Every First Time Watch During Lockdown Part 4 – Adaptations

DANIEL DERONDA (2002, Tom Hooper)

Mini-series based on George Eliot’s novel about a young man (Hugh Dancy) raised by a rich guardian who becomes increasingly torn between his privileged upper class upbringing and his need to find out more about his mysterious origins. This conflict is mirrored in his relationships with two women. Gwendoline (Romola Garai) a flighty minor aristocrat with a mercenary nature, and Jewish musician Mirah (Jodhi May) he saves from drowning. Kind of wish Hooper had stayed making costume dramas for the BBC because this is easily the best thing he’s done.

DRACULA (1968, Patrick Dromgoole)

Pared down version of Stoker’s novel made as part of ITV’s Mystery and Imagination anthology series. It begins halfway through the book with Dracula already present in England and making his presence felt amongst the local aristocracy. There’s nothing you won’t have seen in other adaptations but it’s worth seeing just for the late great Denholm Elliot as a Mandrake the Magician looking Dracula who clearly detests these Little Englanders and their contempt for his foreign background.

MANSFIELD PARK (1999, Patricia Rozema)

Inventive take on Jane Austen’s novel which manages to weave contemporaneous events and aspects of the author’s own life into the screenplay. I remember this coming out to generally poor reviews most of whom seemed to be from purists upset at the changes writer-director Patricia Rozman made to the original, but this turned out to be great. Up there with Persuasion (1995, Roger Michell) and the Emma mini-series from 2009 which coincidentally also features Jonny Lee Miller.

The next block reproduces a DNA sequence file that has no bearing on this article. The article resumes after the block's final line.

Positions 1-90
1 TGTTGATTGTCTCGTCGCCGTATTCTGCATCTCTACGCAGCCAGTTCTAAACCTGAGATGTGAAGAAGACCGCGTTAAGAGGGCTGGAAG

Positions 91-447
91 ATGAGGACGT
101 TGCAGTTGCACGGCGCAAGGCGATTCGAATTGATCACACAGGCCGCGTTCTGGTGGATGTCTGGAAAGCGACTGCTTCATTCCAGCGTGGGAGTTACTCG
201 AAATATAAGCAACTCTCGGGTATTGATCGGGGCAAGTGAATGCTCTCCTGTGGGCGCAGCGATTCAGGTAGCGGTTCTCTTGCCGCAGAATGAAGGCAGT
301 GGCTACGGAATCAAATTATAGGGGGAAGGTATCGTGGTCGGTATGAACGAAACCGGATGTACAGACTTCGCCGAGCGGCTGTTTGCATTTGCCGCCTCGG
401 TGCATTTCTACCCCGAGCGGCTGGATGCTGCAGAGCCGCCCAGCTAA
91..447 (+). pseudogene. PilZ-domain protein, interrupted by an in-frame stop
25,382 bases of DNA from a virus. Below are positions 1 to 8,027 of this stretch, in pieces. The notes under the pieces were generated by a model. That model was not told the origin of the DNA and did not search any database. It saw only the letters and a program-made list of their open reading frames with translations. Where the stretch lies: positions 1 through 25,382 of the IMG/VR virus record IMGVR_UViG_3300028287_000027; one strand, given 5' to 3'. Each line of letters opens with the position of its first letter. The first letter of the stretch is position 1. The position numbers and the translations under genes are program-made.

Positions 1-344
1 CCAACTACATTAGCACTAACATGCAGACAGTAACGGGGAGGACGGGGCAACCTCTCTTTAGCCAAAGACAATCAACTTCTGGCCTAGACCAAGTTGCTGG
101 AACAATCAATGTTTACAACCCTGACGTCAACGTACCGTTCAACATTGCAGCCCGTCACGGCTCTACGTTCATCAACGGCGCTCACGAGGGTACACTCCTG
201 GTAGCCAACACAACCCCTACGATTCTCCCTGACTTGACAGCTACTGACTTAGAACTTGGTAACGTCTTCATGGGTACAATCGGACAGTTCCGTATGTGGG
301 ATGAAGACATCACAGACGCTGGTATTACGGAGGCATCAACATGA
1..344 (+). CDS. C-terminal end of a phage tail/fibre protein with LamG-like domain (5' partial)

This 13-part Anglo-German co-production between HTV and Tele-Munchen is more faithful to Robert Louis Stevenson’s tale than the otherwise excellent 71′ Kidnapped (Delbert Mann) which removed the novel’s ambiguity about who committed the story’s murder. Though it’s filmed in Scotland half the cast including lead actor Ekkehardt Belle are German and dubbed with Scottish accents which was distracting at first. Belle plays David Balfour, a teenager disinherited by his miserly old uncle and sold to a ship’s captain on a vessel headed to the New World. Onboard he meets Alan Breck Stewart (David McCallum), a dashing Jacobite rebel who’s trying to get back to France after surviving the massacre at Culloden. If there’s a ship in a Stevenson novel it will surely sink and so the pair end up washed ashore and on the run in the Highlands from redcoats and from clans loyal to the British Crown. HTV had a great track record producing these kinds of adventure shows in the 70s’ and early 80s.’ Arthur of the Britons, Dick Turpin, Smuggler, and Robin of Sherwood all shared a similar mixture of action and humour with a more reflective and melancholy side.